Without Broker Education Clause, Reform Bill Falls Short

by: Jake Zamansky

Late last week, the House of Representatives narrowly passed a bill intended to rein in Wall Street’s worst excesses. The bill is designed to protect the rest of the economy from the big banks’ enormous appetite for risk. Some of the proposed changes are systemic, and the banks are now furiously lobbying to defeat those measures.

In addition, the bill has some provisions aimed at helping retail investors. For example, the bill would impose a fiduciary duty on brokers, requiring them to recommend only suitable investments and to put their clients’ interests ahead of their own. This step is long overdue since brokers, just like their investment advisor counterparts, typically offer products and services that go well beyond the simple purchase and sale of stocks and bonds-giving advice on mortgages, insurance, college tuition and retirement planning. In light of these wide-ranging responsibilities, many of which go to the heart of investors’ financial well-being, it only makes sense that brokers should be held to this higher standard.

The fiduciary-standard provision of the bill, while welcome, will not by itself protect investors. In fact, another fundamental problem remains unaddressed: every day of the week, under intense pressure to produce, brokers sell to their retail customers complex and opaque products that not even the brokers themselves truly understand. I’m talking about so-called “structured products.”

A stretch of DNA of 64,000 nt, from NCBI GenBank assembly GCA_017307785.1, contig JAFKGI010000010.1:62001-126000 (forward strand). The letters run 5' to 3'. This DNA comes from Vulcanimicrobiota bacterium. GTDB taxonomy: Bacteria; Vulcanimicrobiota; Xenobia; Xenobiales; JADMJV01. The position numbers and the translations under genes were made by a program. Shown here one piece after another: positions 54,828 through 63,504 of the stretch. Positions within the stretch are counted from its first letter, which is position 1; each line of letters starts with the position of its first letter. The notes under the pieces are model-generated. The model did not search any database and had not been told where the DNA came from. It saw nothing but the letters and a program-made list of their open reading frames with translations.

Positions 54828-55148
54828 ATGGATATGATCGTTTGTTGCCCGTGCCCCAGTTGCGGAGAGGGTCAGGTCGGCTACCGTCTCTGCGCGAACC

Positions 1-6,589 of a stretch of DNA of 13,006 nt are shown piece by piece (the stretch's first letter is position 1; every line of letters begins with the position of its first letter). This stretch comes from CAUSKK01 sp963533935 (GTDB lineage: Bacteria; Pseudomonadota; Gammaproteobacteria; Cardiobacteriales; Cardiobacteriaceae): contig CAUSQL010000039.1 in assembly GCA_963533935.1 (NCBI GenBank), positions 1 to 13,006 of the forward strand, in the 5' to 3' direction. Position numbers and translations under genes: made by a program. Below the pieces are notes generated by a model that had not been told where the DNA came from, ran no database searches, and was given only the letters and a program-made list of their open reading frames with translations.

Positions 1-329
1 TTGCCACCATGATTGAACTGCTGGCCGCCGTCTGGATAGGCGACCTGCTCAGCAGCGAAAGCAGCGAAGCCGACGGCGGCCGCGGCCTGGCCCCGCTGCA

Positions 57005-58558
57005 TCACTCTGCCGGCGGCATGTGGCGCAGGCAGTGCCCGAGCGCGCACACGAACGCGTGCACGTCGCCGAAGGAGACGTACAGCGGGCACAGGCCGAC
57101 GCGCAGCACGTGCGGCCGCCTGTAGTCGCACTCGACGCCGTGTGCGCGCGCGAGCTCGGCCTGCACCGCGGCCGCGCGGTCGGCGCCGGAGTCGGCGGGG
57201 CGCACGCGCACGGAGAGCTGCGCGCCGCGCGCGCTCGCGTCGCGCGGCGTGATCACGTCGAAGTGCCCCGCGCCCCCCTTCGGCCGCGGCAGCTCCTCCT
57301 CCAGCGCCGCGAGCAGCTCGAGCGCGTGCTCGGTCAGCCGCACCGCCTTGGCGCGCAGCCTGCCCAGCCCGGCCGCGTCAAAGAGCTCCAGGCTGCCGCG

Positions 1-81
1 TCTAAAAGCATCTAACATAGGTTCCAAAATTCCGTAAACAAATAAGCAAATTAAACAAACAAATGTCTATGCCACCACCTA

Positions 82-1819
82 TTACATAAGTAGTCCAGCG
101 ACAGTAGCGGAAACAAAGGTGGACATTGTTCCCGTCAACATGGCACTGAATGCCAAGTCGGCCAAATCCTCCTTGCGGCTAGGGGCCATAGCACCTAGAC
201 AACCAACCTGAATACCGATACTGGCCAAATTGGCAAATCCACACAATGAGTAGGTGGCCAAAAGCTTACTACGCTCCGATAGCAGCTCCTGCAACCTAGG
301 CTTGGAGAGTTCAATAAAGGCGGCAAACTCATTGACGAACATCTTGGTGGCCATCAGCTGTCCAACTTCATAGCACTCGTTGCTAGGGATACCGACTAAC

Brokers have pushed billions of dollars worth of these derivatives on their retail customers in recent years, many of them with snappy names like ELKs, LYONs and SPARQS. Behind the hollow promises of principal protection and the downplaying of risk lie two factors that-- when combined-- can lead to ruin. First, in an effort to shore up their balance sheets amid rocky economic times, banks pushed their brokers to step up their sales of these structured products. The brokers in turn targeted their otherwise conservative and unsophisticated customers looking to combine safety with some upside. And second, the banks failed to educate their brokers on the workings and risks of the products. In the current era of rapid financial innovation, that failure has had terrible consequences.

I am hearing from brokers coast-to-coast that the so-called training they received to sell these products was laughably weak: A couple of blast voicemails, the occasional webinar, maybe a lunch session. I have come to learn that the focus of these “training” sessions was actually on selling rather than on genuine education. So when brokers claimed the products were “like CDs,” “risk-free” or “guaranteed,” some may not have been knowingly deceiving their customers. Instead, they may have been earnestly-and mistakenly-passing on the assurances they received from above. Both brokers and their customers deserve better.

Back in 2005, FINRA put its members on notice that they should be careful in selling structured products to their retail customers. They were urged to educate their brokers on how the products work, on their risks and benefits, so the brokers could fairly discuss the products with their customers. It is now clear that some of the top brokerage firms chose to ignore that warning, putting profits ahead of people. That’s why the Wall Street reform bill and the fiduciary-standard provision will fail without an education clause and an enforcement mechanism to make sure firms follow through. Short of that, despite Congress’s best intentions, we will continue to see woefully undertrained brokers pitching the “product of the week” to their customers, and everyone will pay a steep price.

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